A variety of machine learning tools are now available that can be part of the armamentarium of many industries, to include healthcare. Users can choose from commercial expensive applications such as Microsoft Azure Machine Learning Studio, SAS Artificial Intelligence Solutions or IBM SPSS Modeler. Academic medical centers and universities commonly have licenses for commercial statistical/machine learning packages so this may be their best choice. The purpose of this article is to discuss several free open source programs that should be of interest to anyone trying to learn more about machine learning, without the need to know a programming language or higher math.

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Lost in the Signal...Is Most Healthcare Spending Being Wasted?

I finally got around to reading Bryan Caplan's The Case Against Education: Why the Education System Is a Waste of Time and Money. In it, Dr. Caplan, an economics professor at George Mason University and self-avowed libertarian, argues that, aside from basic literacy and numeracy, our educational system serves less to educate and more as a way to signal to employers who might make good employees. Oh, boy did this book make me think about our healthcare system.Dr. Caplan's views on economic signaling are by no means out of the mainstream, although his application of it to education may be. Think of it this way:

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ONC Releases New NPRM on Interoperability: How Might it Affect Public Health?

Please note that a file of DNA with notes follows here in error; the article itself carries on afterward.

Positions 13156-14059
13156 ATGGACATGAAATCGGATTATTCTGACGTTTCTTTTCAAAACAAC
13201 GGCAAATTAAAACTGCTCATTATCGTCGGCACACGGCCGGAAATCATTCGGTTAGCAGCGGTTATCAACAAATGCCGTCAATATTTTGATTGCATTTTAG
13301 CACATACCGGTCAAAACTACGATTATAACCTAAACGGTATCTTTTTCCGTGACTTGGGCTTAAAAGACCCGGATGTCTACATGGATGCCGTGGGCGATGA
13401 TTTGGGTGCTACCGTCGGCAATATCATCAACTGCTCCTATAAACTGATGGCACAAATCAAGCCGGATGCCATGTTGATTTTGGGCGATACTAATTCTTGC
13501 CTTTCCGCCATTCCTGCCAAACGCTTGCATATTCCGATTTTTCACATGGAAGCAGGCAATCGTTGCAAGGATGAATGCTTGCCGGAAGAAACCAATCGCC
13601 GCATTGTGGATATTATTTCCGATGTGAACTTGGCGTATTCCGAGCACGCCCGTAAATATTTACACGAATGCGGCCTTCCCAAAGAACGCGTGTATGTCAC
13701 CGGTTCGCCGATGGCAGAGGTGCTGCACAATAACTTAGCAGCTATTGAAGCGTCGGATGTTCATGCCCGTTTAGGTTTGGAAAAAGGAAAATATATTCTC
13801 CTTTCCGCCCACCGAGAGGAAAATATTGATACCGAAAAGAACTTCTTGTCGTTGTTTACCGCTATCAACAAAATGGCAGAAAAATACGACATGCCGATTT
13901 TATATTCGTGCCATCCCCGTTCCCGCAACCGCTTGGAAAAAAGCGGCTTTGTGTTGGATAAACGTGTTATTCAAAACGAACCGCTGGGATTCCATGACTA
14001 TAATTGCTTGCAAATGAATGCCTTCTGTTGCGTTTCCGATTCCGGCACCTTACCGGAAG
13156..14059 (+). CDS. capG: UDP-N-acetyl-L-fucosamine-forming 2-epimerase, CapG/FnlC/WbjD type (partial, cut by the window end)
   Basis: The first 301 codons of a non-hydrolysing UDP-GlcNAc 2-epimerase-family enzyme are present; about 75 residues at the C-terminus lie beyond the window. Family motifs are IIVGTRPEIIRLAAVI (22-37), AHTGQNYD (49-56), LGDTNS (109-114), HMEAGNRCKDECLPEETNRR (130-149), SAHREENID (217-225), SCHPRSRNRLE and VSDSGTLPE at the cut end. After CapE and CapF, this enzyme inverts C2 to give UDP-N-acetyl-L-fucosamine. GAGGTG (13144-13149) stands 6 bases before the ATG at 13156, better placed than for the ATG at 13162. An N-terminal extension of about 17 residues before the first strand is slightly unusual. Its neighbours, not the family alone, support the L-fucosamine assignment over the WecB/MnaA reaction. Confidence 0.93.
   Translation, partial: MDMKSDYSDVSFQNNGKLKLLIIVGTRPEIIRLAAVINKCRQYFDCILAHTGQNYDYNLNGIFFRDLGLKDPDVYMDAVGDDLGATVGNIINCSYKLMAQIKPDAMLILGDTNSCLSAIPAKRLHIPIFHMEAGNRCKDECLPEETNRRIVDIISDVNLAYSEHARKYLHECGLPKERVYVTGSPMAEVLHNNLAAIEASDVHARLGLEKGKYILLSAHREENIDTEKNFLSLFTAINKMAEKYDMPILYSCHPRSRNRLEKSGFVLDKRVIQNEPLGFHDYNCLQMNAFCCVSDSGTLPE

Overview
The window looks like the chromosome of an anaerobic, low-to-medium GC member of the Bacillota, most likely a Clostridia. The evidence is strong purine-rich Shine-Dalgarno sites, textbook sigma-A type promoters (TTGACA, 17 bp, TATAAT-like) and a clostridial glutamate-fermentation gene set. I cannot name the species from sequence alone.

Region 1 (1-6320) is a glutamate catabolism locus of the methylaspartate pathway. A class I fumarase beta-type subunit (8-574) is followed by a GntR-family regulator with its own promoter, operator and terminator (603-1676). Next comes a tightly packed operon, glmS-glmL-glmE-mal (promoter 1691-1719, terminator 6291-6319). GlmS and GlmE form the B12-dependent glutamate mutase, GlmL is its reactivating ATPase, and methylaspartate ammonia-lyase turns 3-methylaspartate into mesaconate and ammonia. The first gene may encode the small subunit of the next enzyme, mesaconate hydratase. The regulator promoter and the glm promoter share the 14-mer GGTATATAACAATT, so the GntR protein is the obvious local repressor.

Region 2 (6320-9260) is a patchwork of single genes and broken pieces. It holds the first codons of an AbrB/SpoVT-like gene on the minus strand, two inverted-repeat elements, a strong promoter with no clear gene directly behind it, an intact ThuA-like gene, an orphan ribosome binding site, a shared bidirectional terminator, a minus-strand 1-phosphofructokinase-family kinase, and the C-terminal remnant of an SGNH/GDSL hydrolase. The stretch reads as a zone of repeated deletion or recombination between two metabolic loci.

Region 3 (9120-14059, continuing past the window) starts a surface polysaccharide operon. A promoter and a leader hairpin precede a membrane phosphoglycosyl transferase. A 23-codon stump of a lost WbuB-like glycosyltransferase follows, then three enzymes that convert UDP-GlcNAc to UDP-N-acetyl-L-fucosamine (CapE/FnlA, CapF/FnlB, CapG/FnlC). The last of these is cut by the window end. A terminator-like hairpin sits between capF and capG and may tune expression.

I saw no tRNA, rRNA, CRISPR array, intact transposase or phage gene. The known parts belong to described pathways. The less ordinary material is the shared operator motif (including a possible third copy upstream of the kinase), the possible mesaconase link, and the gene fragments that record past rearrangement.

On February 11, 2019, the Office of the National Coordinator for Health Information Technology (ONC) released its latest Notice of Proposed Rulemaking (NPRM) to Improve the Interoperability of Health Information. Referred to by some people as the "Information Blocking NPRM," since this was the primary topic anticipated, the document actually covers a host of other topics related to interoperability driven primarily by requirements of the 21st Century Cures Act. Besides the initial text of the NPRM, ONC also released a set of summary slides and fact sheets to help explain the document.

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Getting started as a GitLab contributor

GitLab's open culture is one of its strongest assets and the main reason I use GitLab in DevOps transformations. The community edition's code is open source and the paid version makes its source code available for contributions. These are valuable factors rooted in the company culture its CEO has diligently maintained over the years. It doesn't hurt that its tools are great, too. I believe GitLab's sales and marketing team is the best of any company out there. They have included me as a user, customer, and friend over the last few years, and they are genuine and caring people. This was underscored last year when I wanted to contribute a feature, and GitLab's team went to extraordinary lengths to help me succeed. Here's the story of making my first contribution to GitLab.